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Showing posts from March, 2018

Massachusetts Senate Adopts Resolution for Independent Ireland, March 19, 1918

On March 19, 1918, the Massachusetts Senate adopted resolutions offered by Representative John L. Donovan of Boston : Resolved . That the General Court of Massachusetts hereby requests that the Congress of the United States, if it shall be deemed expedient, shall recommend that the right of Ireland to be a free and Independent country be considered at any peace conference which may   be held at the termination of the present war; and be it further Resolved . That copies of these resolutions be sent by the secretary of the Commonwealth to the presiding officers of both branches of Congress and to each Senator and Representative in Congress from This Commonwealth. The resolution was submitted to the Congressional Record by Congressmen James A. Galvin, Peter F. Tague and George H. Tinkham and by Senator Henry Cabot Lodge on April 3, 1918.

International Women's Day - Boston's Mary Boyle O’Reilly

Mary Boyle O’Reilly (1873-1939) was a social activist and reformer whose passion was protecting children and young women.  The daughter of Irish leader John Boyle O’Reilly , she was born and raised in Charlestown , and also lived in Jamaica Plain. In 1901 O’Reilly and others established the Guild of St. Elizabeth, a Catholic settlement home for Children in Boston ’s South End.  From 1907-1911 she was Massachusetts Prison Commissioner, and also a trustee of Boston ’s  Children’s Institutions. O’Reilly also used her writing to create change.  In 1910, disguised as a mill worker, she exposed the notorious ‘baby farms’ in New Hampshire . In 1913 she became a foreign correspondent for the Newspaper Enterprise Association, reporting from Mexico and Russia , and heading up the London Office.  When World War I erupted, she entered Belgium disguised as a peasant to cover the action.  The Germans briefly imprisoned her and three other journalists, and upon her release she ret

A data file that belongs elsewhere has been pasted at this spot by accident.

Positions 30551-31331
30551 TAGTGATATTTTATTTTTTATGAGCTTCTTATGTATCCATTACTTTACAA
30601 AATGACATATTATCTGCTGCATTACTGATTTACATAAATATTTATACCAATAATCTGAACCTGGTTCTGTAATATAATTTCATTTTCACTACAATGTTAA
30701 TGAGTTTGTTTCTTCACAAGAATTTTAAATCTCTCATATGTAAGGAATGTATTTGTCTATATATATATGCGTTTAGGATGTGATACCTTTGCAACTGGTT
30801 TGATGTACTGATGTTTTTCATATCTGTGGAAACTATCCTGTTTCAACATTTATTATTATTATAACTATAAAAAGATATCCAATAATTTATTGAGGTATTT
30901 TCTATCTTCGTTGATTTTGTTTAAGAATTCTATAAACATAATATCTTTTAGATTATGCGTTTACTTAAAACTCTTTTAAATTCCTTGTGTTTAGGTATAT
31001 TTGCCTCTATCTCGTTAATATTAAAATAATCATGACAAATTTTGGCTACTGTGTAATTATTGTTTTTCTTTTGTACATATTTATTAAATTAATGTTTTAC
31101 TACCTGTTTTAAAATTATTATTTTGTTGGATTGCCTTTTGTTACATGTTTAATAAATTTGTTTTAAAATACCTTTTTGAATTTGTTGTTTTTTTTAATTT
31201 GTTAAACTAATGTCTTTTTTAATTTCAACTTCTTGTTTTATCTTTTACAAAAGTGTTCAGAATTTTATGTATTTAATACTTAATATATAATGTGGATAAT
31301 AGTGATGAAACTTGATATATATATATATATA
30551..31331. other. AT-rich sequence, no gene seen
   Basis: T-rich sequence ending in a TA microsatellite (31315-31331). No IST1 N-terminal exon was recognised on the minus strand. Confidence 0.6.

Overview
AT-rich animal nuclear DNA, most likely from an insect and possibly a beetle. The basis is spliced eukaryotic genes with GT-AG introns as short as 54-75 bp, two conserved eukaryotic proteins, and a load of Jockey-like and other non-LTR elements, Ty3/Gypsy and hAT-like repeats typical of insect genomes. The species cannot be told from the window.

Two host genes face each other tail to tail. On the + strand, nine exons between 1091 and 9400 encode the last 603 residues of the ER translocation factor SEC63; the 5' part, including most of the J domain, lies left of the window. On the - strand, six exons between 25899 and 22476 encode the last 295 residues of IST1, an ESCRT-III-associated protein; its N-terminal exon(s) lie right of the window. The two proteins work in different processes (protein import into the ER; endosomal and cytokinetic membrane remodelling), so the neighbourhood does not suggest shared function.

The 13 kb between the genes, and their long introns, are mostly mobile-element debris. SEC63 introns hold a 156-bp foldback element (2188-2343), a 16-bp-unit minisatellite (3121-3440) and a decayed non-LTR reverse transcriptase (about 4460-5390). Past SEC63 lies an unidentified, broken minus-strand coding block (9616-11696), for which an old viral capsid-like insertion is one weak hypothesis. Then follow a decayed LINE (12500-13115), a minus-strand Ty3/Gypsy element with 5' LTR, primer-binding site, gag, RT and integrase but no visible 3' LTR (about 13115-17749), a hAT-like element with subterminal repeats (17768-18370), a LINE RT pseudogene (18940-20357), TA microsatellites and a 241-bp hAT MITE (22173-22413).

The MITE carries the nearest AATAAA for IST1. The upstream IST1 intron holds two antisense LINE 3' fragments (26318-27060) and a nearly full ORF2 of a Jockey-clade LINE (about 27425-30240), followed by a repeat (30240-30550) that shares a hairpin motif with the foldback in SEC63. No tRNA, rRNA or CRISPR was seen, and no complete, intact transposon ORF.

Boston Massacre Occured on March 5, 1770, Marking Severance of the British Empire

The Boston Massacre Monument Tremont Street on the Boston Common Near the Visitors Information Center and Parkman Bandstand MBTA: Red Line to Park Street Station Irishman Patrick Carr was one of five people shot to death in front of the Old State House on State Street on March 5, 1870 after a scuffle between colonists and British solders erupted into gunfire.   The Boston Massacre, as it became known, was the flash point for the American Revolution.   Daniel Webster said it marked "the severance of the British Empire " in the minds of the American colonists. Little is known of Carr, except that he was an Irish immigrant in Boston and likely a Roman Catholic.   Because he was Irish, he was alleged to have been a "mob expert" by prosecutor Samuel Adams during the trial of the British soldiers who opened fire.   Ironically the soldiers were part of an Irish regiment from Dublin , led by Captain Thomas Preston, an office of the 29 t